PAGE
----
(1) Make approved respiratory equipment available to affected miners in accordance with § 72.700 of this chapter;

(2) Implement corrective actions to assure compliance with the applicable standard on the next and other subsequent production shifts; and

(3) Record the reported excessive dust condition as part of and in the same manner as the records for hazardous conditions required by § 75.363 of this chapter. The record shall include:

(i) Date of sampling;

(ii) Length of the sampled shift;

(iii) Location within the mine and the occupation where the sample was collected;

(iv) The end-of-shift equivalent concentration; and

(v) Corrective action implemented to reduce the concentration of respirable coal mine dust to or below the applicable standard; and

(4) Review the adequacy of the approved CPDM Performance Plan. The operator shall submit to the District Manager for approval any plan revisions within 7 calendar days following posting of the end-of-shift equivalent concentration on the mine bulletin board.

(h) MSHA approval of the operator's ventilation system and methane and dust control plan may be revoked based on samples taken by MSHA or in accordance with this part 70.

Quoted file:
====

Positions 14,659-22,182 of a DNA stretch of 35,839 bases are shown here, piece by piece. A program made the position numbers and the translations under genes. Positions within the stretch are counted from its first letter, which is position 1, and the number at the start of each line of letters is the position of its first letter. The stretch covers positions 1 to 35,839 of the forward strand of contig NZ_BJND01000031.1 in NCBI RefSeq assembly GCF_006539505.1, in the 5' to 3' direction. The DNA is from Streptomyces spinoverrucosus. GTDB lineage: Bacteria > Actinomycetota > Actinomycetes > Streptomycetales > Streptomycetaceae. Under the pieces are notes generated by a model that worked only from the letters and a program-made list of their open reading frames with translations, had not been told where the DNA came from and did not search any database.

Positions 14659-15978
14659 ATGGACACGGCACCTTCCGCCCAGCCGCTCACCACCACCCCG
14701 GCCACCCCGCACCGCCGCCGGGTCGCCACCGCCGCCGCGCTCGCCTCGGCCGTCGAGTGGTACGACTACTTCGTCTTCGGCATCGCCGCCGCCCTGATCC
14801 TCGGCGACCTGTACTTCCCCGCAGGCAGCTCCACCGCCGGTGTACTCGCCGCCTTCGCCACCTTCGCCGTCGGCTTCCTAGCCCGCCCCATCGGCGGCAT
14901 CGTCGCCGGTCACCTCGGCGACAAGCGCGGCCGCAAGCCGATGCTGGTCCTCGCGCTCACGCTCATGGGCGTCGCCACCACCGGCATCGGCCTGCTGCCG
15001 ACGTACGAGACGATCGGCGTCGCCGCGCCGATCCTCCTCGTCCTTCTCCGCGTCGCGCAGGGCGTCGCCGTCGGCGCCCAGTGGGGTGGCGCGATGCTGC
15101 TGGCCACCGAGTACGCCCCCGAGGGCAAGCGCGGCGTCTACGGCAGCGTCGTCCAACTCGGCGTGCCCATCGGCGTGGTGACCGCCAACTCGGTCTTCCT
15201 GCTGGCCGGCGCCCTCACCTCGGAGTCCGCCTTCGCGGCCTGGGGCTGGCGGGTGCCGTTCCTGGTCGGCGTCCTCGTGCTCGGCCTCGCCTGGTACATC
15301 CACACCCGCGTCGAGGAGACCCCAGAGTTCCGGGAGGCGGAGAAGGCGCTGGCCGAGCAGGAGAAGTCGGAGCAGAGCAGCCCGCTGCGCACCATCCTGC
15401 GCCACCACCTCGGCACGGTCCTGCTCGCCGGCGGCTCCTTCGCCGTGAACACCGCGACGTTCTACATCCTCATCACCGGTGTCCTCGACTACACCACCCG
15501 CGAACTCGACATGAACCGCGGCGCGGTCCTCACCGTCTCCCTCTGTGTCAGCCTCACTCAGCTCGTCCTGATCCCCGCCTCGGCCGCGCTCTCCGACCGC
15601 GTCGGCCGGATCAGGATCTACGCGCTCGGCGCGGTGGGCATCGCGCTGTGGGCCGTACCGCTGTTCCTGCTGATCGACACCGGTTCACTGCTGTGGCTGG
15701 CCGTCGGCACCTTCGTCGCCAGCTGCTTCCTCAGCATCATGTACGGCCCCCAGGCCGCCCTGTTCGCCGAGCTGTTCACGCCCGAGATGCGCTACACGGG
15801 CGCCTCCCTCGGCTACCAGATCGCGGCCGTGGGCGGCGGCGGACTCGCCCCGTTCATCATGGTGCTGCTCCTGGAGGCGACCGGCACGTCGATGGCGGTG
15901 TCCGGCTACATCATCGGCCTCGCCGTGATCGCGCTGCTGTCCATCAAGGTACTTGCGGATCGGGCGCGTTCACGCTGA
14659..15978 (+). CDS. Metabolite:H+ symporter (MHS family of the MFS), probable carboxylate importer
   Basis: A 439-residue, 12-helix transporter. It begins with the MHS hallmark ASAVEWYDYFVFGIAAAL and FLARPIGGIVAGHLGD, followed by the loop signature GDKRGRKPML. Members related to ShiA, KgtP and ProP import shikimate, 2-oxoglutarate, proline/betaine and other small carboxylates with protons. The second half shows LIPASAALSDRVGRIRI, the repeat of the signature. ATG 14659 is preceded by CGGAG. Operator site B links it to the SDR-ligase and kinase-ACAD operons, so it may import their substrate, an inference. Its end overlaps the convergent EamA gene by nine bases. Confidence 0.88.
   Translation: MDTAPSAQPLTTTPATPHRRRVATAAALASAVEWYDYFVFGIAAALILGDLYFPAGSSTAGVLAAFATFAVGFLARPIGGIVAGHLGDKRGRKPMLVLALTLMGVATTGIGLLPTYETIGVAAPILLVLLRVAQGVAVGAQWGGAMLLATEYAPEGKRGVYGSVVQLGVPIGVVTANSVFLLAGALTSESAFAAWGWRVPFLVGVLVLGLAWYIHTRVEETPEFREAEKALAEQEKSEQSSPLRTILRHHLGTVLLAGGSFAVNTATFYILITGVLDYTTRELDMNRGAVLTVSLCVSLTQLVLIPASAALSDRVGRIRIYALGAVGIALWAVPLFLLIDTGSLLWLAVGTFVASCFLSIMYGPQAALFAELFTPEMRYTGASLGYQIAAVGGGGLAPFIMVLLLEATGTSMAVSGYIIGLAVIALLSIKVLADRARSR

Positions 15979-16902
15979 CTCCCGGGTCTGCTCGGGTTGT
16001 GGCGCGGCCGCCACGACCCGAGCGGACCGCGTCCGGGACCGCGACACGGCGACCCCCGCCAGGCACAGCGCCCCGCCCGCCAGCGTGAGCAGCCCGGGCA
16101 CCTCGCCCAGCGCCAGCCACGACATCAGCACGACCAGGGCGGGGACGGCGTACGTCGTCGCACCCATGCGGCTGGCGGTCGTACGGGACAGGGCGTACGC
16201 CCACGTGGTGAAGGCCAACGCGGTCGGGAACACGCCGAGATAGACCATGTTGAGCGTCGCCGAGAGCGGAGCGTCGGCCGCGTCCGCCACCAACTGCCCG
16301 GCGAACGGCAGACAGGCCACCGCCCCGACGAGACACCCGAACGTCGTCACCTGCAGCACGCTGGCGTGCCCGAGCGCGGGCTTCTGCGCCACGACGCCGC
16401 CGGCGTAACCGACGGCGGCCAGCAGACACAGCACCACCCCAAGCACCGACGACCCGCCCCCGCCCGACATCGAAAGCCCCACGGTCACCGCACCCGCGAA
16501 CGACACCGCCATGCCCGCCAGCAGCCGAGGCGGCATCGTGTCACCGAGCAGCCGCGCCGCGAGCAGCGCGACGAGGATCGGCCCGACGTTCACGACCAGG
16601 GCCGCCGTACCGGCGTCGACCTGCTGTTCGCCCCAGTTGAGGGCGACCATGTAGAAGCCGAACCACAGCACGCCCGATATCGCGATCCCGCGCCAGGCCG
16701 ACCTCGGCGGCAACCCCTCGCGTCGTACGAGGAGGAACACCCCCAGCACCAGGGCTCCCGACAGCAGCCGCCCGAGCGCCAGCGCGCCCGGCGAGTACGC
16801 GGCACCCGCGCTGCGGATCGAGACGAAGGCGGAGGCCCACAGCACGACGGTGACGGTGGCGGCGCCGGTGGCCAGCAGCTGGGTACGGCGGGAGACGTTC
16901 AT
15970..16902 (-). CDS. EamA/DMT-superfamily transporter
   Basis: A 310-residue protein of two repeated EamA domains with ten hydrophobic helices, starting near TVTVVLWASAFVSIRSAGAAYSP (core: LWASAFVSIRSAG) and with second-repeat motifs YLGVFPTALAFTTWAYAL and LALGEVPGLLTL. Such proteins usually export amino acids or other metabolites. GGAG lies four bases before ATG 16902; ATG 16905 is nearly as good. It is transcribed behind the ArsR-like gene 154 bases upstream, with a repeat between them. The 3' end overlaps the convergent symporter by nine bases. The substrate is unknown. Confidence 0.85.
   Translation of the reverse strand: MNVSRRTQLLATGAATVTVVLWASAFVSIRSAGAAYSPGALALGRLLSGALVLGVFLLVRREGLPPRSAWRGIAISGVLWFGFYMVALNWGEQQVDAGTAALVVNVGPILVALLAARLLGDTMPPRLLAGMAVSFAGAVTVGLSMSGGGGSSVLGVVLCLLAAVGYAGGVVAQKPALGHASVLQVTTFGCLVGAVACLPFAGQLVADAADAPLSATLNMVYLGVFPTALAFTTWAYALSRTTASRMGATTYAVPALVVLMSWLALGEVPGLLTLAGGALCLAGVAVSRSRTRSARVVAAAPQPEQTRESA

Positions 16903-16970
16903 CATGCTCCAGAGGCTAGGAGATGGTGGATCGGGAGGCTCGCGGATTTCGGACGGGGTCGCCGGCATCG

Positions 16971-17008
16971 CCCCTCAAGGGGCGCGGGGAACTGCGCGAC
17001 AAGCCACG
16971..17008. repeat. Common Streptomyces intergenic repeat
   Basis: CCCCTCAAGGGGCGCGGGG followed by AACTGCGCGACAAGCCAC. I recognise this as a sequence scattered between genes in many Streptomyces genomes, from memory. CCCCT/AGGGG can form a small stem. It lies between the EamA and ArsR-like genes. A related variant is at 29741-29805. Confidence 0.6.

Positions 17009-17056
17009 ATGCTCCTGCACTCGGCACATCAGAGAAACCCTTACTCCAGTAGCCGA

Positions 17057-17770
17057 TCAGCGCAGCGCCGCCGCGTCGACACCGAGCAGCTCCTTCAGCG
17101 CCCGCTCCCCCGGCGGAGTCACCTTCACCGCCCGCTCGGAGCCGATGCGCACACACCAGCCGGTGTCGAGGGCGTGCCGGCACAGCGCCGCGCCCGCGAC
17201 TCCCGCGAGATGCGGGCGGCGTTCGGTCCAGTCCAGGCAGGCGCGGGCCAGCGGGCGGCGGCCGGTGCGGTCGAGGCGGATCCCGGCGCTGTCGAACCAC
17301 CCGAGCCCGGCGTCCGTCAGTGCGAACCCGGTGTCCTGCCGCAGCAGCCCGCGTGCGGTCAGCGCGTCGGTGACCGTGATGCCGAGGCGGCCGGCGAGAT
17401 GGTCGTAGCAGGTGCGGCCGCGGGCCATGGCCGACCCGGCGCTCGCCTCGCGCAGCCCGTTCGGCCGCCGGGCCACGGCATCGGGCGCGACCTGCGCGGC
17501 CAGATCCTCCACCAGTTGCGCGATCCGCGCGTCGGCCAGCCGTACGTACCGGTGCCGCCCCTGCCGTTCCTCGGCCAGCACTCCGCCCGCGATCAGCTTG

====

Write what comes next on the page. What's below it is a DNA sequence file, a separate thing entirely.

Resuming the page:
§ 70.210 Respirable dust samples; transmission by operator.

(a) If using a CMDPSU, the operator shall transmit within 24 hours after the end of the sampling shift all samples collected to fulfill the requirements of this part in containers provided by the manufacturer of the filter cassette to: Respirable Dust Processing Laboratory, Pittsburgh Safety and Health Technology Center, Cochrans Mill Road, Building 38, P.O. Box 18179, Pittsburgh, Pennsylvania 15236-0179, or to any other address designated by the District Manager.

(b) The operator shall not open or tamper with the seal of any filter cassette or alter the weight of any filter cassette before or after it is used to fulfill the requirements of this part.

(c) A person certified in sampling shall properly complete the dust data card that is provided by the manufacturer for each filter cassette. The card shall have an identification number identical to that on the cassette used to take the sample and be submitted to MSHA with the sample. Each card shall be signed by the certified person who actually performed the required examinations during the sampling shift and shall include that person's MSHA Individual Identification Number (MIIN). Respirable dust samples with data cards not properly completed shall be voided by MSHA.

(d) All respirable dust samples collected by the operator shall be considered taken to fulfill the sampling requirements of part 70, 71 or 90 of this title, unless the sample has been identified in writing by the operator to the District Manager, prior to the intended sampling shift, as a sample to be used for purposes other than required by part 70, 71 or 90 of this title.

(e) Respirable dust samples received by MSHA in excess of those required by this part shall be considered invalid samples.